Sylvia Jones has recently been appointed the second most powerful person in Ontario and has been tasked with a monumental challenge: fixing Ontario’s healthcare system. Following the provincial election on June 2nd Sylvia Jones was named Minister of Health and Deputy Premier at a time when huge pressures are building within the healthcare system. As we emerge from a global healthcare crisis, Ontario’s healthcare system is in turmoil and it is clear that the government needs to find solutions quickly.
When Premier Ford’s government was re-elected with a strong majority it was clear that their second mandate would have to deal with the shortcomings in the healthcare system exposed by the global pandemic. Since the election in June, it has become clear that Ontario’s healthcare system is in crisis with growing labour shortages, millions of people in the queue for diagnostics, staff fatigue and hospital capacity at dangerously low levels. All of which puts tremendous pressure on the newly appointed Health Minister.
Minister Jones is no stranger to a high-priority portfolio. During the pandemic, she served as Minister Ford’s Solicitor General. She was responsible for vaccine procurement and logistics and was heavily involved in lockdown decisions. She proved herself in this role as an effective communicator, a solid decision-maker and reliable to stakeholders. This strong performance earned her the promotion to Minister of Health and Deputy Premier as well as one of Premier Ford’s closest confidants. She is now THE most powerful female elected official in Ontario.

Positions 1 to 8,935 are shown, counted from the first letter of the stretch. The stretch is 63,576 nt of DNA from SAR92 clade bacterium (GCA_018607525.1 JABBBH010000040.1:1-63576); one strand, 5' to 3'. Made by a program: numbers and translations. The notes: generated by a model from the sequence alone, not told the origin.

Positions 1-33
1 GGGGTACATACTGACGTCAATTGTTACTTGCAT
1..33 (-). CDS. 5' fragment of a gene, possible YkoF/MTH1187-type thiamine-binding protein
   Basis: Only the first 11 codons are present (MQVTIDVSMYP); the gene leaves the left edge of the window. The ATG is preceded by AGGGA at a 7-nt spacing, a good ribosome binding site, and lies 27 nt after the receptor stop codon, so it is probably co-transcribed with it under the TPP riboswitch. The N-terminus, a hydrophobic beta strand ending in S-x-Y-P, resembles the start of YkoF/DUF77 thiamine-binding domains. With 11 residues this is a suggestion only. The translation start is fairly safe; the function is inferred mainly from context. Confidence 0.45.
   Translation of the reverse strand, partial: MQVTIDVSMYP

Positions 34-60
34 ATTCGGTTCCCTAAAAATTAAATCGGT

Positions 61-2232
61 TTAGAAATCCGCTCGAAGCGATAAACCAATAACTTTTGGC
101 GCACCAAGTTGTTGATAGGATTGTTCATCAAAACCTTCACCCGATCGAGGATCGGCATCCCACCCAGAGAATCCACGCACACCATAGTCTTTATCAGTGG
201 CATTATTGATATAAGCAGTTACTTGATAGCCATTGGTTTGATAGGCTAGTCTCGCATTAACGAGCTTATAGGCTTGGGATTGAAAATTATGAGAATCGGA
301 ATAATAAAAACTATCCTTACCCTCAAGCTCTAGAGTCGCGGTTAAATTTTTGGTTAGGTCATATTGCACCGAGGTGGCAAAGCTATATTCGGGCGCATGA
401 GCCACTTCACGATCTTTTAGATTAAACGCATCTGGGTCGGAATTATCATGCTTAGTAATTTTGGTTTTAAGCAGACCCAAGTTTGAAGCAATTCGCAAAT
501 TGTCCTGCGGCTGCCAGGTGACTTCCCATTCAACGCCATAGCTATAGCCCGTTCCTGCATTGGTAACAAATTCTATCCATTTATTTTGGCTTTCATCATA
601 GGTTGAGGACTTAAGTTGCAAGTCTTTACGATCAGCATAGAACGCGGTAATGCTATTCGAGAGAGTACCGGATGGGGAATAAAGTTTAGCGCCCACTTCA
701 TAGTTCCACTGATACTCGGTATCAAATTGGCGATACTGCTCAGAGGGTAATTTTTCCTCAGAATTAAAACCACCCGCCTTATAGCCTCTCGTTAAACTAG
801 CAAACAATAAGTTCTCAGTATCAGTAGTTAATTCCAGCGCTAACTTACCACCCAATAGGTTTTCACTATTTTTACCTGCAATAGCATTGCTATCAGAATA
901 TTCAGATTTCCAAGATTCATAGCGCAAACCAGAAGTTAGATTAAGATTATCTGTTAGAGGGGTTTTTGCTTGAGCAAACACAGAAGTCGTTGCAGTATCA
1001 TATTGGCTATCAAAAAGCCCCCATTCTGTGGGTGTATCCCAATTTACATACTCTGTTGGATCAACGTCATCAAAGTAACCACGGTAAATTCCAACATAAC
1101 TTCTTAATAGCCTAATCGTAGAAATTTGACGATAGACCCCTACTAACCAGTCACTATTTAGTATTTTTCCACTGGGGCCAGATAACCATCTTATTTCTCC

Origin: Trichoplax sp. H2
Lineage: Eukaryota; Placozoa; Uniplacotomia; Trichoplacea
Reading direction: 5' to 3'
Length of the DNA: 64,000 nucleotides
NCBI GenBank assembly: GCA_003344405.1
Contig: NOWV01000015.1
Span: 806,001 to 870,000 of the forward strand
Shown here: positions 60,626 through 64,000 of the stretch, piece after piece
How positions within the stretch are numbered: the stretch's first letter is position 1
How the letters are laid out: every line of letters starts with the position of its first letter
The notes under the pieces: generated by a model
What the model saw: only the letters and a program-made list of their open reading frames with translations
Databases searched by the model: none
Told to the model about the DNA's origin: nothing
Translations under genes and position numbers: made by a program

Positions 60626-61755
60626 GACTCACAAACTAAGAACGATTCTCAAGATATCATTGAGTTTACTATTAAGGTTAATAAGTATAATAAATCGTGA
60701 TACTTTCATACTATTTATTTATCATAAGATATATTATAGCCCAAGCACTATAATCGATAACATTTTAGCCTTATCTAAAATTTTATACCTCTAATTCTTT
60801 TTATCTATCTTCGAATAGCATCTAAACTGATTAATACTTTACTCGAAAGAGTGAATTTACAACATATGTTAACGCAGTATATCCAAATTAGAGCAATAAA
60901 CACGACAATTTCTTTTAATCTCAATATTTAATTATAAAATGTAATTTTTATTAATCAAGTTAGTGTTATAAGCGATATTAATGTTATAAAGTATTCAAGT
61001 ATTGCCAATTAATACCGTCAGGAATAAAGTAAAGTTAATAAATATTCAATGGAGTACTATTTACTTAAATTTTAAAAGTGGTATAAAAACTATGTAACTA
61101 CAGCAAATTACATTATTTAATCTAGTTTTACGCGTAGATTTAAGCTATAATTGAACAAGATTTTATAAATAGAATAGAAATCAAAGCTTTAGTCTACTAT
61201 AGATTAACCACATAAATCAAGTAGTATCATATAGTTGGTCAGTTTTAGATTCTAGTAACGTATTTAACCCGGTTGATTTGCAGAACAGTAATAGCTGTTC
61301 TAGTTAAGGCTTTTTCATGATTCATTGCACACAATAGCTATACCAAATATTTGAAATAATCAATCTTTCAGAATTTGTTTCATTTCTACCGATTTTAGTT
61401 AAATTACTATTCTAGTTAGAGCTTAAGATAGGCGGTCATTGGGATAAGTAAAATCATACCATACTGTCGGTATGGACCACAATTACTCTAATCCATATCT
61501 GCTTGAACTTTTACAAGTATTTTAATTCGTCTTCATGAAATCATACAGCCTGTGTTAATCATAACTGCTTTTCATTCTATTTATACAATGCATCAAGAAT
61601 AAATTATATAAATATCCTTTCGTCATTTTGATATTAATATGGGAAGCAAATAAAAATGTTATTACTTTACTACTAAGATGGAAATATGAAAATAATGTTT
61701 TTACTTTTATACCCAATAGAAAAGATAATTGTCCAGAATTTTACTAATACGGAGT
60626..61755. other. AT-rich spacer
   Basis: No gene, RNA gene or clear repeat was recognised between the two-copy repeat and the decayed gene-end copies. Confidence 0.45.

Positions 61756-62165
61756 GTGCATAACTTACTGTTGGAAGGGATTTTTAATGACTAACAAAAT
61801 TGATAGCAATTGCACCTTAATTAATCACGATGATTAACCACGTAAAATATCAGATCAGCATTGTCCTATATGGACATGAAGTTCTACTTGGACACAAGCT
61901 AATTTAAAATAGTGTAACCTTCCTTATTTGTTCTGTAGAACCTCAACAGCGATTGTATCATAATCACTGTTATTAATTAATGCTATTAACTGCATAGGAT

With the healthcare system in crisis, all eyes are on Minister Jones to see what she will do. So far, she has released Ontario’s Plan to Stay Open, which promised to hire up to 6000 healthcare workers, free up 2500 hospital beds and ease pressures on emergency departments. It is difficult to understand where these workers will come from but we remain hopeful that she can unlock some of the bureaucratic impediments to our immigration system. She has also hinted in the media that she will look to private sector stakeholders for solutions. While this could lead to meaningful results, Canadians are still hesitant whenever they hear the words ‘private’ and ‘healthcare’ in the same sentence. If Minister Jones does turn to private sector partners, her communications team will need to work overtime to ensure Ontarians understand the benefits of engaging the private sector in delivering more healthcare services in Ontario.
Minister Jones has an opportunity to create significant and long-lasting changes to Ontario’s healthcare system. The question is, will she seize the opportunity?
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